Apparent e-mail hack attack reveals Hassan Fattah, editor of U.A.E. newspaper ‘The National,’ is leaving his post

Today's front page. Inset: Hassan Fattah. ()
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Hassan M. Fattah, the former New York Times correspondent who went on to lead an ambitious but controversial Middle East newspaper, The National, is now moving on from his editorship of the five-year-old Abu Dhabi daily, according to sources familiar with the matter.

Speculation that Fattah had either resigned from or been pushed out of The National, which is owned by the government of Abu Dhabi, has been swirling in recent weeks. But his departure appears to have been confirmed in a series of personal emails that were leaked to Fattah's newsroom employees today, several of which were obtained by Capital.

One of the emails includes an employment contract with a Dubai-based education company called GEMS for the position of communications director. Before the email was leaked, three sources independently told Capital that Fattah had accepted a public relations position with the company.

"Congratulations on your appointment and welcome to the GEMS group," wrote Martin Bonsall, recruitment manager for GEMS Education, in the email to Fattah.

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Another email, which was addressed to Fattah's managing editor, Laura Koot, contains the text of remarks he planned to make to the newsroom on Sept. 8 addressing "numerous rumours floating around about me."

"I cannot discuss any details or what is happening," the text continues. "However I want to say that I am heartened by the continued unflinching support among UAE leadership for The National, its mission and its management."

"Saying this confirms you are leaving. Are you sure you want to do that?," Koot replied. "Not confirming it is the only thing Ayman [Safadi, the C.E.O. of Abu Dhabi Media] has been clear about. The other option is to just come in and carry on as if nothing has happened."

Fattah did not respond to a request for comment, nor did Abu Dhabi Media, The National's parent company.

But it's not surprising that Fattah would want to pack things up and become a flack. He's had a stormy tenure in which he came under fire for mismanagement and self-censorship that seemed at odds with the mission The National embarked on when it was conceived in 2008 as a vanity play by Abu Dhabi's royal family: to bring quality journalism to a region with a poor track record of press freedom and openness.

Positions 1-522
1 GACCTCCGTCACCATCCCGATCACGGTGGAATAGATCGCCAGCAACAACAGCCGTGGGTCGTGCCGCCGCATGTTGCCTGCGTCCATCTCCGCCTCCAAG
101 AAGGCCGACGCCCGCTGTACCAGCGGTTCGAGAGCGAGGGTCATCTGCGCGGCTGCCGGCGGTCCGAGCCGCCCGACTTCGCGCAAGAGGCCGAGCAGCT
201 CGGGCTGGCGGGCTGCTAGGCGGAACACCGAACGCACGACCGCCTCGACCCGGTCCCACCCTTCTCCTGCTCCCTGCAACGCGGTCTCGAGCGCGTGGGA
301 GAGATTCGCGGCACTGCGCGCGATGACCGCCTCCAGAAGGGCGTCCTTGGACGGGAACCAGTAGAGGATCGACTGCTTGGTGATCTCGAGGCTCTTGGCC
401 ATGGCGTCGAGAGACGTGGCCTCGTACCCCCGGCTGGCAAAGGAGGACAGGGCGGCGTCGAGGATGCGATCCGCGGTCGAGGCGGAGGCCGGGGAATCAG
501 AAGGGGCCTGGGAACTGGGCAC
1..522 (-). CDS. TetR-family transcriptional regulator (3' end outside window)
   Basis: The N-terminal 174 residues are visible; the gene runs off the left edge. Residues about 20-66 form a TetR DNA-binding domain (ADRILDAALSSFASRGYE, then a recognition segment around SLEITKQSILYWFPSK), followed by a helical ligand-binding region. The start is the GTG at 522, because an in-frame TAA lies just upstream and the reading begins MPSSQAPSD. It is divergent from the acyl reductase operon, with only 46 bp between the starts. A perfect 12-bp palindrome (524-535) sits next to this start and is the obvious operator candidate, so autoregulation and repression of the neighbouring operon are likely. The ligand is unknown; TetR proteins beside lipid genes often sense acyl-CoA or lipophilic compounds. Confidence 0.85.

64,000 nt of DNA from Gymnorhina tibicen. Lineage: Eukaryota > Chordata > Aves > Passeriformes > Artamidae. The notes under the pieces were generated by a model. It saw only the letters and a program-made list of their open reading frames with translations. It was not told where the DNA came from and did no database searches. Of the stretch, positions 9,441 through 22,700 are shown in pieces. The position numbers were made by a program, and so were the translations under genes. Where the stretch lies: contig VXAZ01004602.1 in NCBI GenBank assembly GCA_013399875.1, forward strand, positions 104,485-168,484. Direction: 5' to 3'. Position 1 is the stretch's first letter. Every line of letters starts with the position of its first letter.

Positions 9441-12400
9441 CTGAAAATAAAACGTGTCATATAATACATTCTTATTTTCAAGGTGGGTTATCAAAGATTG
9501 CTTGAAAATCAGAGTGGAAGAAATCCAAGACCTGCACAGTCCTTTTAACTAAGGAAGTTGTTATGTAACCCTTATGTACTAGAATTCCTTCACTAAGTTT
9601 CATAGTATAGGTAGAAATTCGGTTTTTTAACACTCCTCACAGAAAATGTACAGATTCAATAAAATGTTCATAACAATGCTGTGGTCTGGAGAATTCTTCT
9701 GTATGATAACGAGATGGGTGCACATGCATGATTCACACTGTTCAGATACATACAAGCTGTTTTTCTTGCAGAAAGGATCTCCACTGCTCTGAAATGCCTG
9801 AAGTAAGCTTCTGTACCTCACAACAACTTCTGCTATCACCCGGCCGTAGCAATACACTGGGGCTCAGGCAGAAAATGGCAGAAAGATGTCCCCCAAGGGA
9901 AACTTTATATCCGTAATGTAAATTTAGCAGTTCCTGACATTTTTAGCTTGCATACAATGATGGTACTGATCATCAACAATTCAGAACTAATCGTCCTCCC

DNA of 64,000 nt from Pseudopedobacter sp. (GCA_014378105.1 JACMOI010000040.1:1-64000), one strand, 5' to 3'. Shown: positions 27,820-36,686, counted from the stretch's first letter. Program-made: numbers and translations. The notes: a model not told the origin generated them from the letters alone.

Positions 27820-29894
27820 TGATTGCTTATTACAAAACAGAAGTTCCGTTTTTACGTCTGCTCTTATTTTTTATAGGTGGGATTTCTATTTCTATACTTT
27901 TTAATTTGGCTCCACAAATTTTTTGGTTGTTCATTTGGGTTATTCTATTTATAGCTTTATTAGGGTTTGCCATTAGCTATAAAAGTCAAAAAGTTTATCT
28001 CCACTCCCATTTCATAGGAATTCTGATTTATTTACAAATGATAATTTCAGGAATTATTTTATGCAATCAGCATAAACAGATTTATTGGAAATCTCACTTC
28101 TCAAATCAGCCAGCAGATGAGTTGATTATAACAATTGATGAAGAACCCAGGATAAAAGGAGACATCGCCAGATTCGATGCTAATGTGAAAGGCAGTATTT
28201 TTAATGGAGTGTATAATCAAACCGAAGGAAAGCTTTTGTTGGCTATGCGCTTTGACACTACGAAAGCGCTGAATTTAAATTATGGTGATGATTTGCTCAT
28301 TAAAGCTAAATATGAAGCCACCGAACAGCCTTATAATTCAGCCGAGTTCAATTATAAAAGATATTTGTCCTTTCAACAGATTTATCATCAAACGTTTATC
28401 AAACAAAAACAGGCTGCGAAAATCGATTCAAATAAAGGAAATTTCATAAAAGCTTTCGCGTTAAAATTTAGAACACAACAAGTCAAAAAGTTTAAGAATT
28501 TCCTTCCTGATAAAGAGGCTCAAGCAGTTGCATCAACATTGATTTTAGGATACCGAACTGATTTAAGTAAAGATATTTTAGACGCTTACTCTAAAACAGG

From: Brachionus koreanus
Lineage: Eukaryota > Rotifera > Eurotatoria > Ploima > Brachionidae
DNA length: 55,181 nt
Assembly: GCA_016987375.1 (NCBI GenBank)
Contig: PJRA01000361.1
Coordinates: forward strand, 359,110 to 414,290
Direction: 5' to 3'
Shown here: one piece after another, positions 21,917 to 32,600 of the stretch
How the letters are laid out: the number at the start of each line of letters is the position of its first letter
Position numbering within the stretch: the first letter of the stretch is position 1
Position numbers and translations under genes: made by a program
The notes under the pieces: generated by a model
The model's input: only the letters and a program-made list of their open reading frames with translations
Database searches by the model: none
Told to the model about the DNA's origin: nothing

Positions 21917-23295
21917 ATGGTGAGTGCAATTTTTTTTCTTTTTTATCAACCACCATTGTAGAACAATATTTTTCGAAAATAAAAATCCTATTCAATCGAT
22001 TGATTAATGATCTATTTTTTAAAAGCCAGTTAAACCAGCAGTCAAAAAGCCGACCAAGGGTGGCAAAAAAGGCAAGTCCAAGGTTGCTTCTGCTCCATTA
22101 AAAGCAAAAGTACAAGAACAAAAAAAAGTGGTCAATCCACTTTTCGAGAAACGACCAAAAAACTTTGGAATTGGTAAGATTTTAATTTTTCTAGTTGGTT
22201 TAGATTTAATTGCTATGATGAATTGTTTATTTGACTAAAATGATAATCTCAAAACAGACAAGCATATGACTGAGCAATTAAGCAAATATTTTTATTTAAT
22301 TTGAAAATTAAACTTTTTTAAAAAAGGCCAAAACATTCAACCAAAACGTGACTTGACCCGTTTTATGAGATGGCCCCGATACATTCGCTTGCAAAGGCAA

Though based in the United Arab Emirates, The National has nonetheless been a topic of interest in Western media circles. At launch, it recruited a small army of top journalists from the U.S., Britain and Canada and even became something of a freelance fountain for A-list American writers.

But the glory days were short-lived. The unprofitable though royally-subsidized paper was eventually rocked by budget cuts and shakeups in management. Meanwhile, as tensions rose in the Middle East as a result of the Arab Spring and other political and economic factors, the The National's coverage on certain topics became so obsequious to the government as to render the paper a punchline even among its own journalists. The result was massive attrition, as dozens of reporters and editors left for greener pastures.

In February, I wrote an extensive feature about The National for The New Republic that explored these issues in depth.

But another one of the emails obtained by Capital sheds some light on what journalists at The National have been up against. It involves the paper's coverage of a June 2012 Madonna concert in Abu Dhabi. The paper reported that the pop icon had kept fans waiting for nearly two hours on a sweltering night. This detail was perceived as an embarassment for the U.A.E.'s capital city.

The next morning, Fattah wrote to one of his main deputies, Bob Cowan, saying he was "quite livid" and that the piece showed a lack of "operational discipline."

"What were we expected to do? Ignore it? Say that it all went like clockwork?" Cowan replied via email. "When you have that many people at an event, some semblance of truth has to be incorporated into our reportage."

As for the future editorship of The National, one insider said it's up in the air and that Fattah has still been going about his regular duties despite the fact that his looming exit has been an "open secret" for weeks.

"They have a succession problem—it has to be an Arab and they would like a local," the source said. "There will most likely not be an announcement until they find a new editor."